The role of insulin receptor (IR) activated by hyperinsulinemia in obesity-induced kidney injury is not well understood. We hypothesized that activation of the kidney proximal tubule epithelial IR contributes to obesity-induced kidney injury. We administered normal fat diet (NFD) or high fat diet (HFD) to Control and kidney proximal tubule IR knock out (KPTIRKO) mice for 4 months. Renal cortical IR expression was decreased by 60% in male and female KPTIRKO mice. In KPTIRKO mice baseline serum glucose, serum creatinine, and urinary albumin to creatinine ratio (ACR) were similar to Controls. On HFD, weight gain and increase in serum cholesterol were similar in Control and KPTIRKO mice; blood glucose did not change. HFD increased the following parameters in the male Control mice: renal cortical contents of phosphorylated IR and Akt, matrix proteins, urinary ACR and kidney injury molecule-1 (KIM-1) to creatinine ratio, and systolic blood pressure. Renal cortical generation of hydrogen sulfide was reduced in HFD fed male Control mice. All of these parameters were ameliorated in male KPTIRKO mice. Interestingly, female mice were resistant to HFD-induced kidney injury in both genotypes. We conclude that HFD-induced kidney injury requires renal proximal tubule IR activation in male mice.
Hak Joo Lee, Meenalakshmi M. Mariappan, Luke Norton, Terry Bakewell, Denis Feliers, Sae Byeol Oh, Andrew Donati, Cherubina S. Rubannelsonkumar, Manjeri Venkatachalam, Stephen E. Harris, Isabelle Rubera, Michel Tauc, Goutam Ghosh Choudhury, C. Ronald Kahn, Kumar Sharma, Ralph A. DeFronzo, Balakuntalam S. Kasinath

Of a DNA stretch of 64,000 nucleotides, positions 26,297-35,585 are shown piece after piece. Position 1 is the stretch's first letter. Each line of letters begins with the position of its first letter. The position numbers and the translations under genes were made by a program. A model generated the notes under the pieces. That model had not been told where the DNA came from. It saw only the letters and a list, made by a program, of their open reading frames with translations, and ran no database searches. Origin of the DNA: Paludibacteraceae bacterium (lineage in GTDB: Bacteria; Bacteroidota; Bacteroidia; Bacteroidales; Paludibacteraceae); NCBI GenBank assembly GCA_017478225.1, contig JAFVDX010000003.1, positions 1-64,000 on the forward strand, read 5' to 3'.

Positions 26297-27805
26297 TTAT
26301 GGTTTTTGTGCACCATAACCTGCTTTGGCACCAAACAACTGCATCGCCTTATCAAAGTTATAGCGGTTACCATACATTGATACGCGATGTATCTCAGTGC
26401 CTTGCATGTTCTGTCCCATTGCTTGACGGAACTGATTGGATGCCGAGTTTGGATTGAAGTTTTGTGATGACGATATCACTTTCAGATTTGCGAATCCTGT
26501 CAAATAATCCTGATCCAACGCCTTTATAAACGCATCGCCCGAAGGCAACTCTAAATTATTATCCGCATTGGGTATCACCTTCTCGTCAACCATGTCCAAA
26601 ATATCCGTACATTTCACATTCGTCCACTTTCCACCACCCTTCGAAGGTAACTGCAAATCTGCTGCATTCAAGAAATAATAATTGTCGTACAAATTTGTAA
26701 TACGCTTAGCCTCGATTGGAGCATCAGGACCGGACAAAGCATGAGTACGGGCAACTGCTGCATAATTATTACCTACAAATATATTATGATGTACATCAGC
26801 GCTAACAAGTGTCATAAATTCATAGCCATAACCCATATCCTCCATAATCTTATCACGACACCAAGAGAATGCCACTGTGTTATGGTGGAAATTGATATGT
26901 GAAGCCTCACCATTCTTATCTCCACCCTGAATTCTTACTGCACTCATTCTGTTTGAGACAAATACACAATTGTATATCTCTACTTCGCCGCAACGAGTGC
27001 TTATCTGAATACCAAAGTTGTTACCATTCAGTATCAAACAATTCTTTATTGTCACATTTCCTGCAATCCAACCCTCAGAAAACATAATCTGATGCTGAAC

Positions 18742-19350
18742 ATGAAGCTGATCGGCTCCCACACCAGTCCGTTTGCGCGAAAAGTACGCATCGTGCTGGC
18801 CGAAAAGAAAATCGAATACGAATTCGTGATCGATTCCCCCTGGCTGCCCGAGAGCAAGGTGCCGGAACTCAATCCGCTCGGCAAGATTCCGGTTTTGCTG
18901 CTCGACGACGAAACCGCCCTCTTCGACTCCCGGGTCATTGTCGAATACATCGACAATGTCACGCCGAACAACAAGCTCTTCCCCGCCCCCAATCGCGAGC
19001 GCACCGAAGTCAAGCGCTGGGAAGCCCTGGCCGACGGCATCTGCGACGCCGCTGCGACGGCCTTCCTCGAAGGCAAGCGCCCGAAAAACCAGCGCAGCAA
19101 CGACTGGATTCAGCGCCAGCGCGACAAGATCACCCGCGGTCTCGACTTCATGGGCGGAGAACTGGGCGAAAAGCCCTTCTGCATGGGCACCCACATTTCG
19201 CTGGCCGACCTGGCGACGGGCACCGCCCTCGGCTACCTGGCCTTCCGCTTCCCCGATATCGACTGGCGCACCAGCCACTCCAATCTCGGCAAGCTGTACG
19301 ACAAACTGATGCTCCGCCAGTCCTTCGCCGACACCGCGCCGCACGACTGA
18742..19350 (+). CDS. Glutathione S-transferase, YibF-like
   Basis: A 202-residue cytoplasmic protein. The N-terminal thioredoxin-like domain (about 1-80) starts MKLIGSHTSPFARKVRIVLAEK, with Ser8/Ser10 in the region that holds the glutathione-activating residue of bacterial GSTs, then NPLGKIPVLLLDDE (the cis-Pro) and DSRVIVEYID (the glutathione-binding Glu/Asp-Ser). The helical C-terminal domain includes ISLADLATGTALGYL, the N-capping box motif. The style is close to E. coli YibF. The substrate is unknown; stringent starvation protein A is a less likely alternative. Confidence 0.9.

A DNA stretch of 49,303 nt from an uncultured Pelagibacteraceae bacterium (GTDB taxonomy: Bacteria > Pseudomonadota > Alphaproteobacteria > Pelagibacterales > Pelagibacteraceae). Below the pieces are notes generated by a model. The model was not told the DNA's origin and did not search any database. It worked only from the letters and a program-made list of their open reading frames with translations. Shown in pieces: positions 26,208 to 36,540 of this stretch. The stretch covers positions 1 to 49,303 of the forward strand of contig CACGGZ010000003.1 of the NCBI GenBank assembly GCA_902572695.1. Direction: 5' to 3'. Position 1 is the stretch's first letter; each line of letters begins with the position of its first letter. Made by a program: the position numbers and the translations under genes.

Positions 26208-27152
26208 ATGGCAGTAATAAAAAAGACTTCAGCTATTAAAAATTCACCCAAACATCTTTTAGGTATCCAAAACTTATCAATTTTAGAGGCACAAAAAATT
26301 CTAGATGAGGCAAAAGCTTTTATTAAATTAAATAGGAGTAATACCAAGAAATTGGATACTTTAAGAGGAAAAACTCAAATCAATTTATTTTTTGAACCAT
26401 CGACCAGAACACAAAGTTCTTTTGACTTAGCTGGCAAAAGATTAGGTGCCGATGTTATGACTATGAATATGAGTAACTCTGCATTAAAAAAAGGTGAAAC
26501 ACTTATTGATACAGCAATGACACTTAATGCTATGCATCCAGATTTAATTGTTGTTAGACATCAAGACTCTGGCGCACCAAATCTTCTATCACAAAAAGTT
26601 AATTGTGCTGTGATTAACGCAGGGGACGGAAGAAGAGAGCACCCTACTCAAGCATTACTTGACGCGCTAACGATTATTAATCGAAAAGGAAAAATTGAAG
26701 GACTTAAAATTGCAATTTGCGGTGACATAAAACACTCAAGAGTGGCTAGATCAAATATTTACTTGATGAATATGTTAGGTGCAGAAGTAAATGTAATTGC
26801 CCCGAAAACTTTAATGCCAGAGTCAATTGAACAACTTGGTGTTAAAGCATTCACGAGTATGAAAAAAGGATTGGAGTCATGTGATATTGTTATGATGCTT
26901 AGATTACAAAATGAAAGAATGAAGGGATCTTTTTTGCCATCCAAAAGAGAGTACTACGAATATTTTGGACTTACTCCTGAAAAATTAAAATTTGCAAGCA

Small noncoding RNAs, miRNAs (miRNAs), are emerging as important modulators in the pathogenesis of kidney disease, with potential as biomarkers of kidney disease onset, progression, or therapeutic efficacy. Bulk tissue small RNA-sequencing (sRNA-Seq) and microarrays are widely used to identify dysregulated miRNA expression but are limited by the lack of precision regarding the cellular origin of the miRNA. In this study, we performed cell-specific sRNA-Seq on tubular cells, endothelial cells, PDGFR-β+ cells, and macrophages isolated from injured and repairing kidneys in the murine reversible unilateral ureteric obstruction model. We devised an unbiased bioinformatics pipeline to define the miRNA enrichment within these cell populations, constructing a miRNA catalog of injury and repair. Our analysis revealed that a significant proportion of cell-specific miRNAs in healthy animals were no longer specific following injury. We then applied this knowledge of the relative cell specificity of miRNAs to deconvolute bulk miRNA expression profiles in the renal cortex in murine models and human kidney disease. Finally, we used our data-driven approach to rationally select macrophage-enriched miR-16-5p and miR-18a-5p and demonstrate that they are promising urinary biomarkers of acute kidney injury in renal transplant recipients.
Katie L. Connor, Oliver Teenan, Carolynn Cairns, Victoria Banwell, Rachel A.B. Thomas, Julie Rodor, Sarah Finnie, Riinu Pius, Gillian M. Tannahill, Vishal Sahni, Caroline O.S. Savage, Jeremy Hughes, Ewen M. Harrison, Robert B. Henderson, Lorna P. Marson, Bryan R. Conway, Stephen J. Wigmore, Laura Denby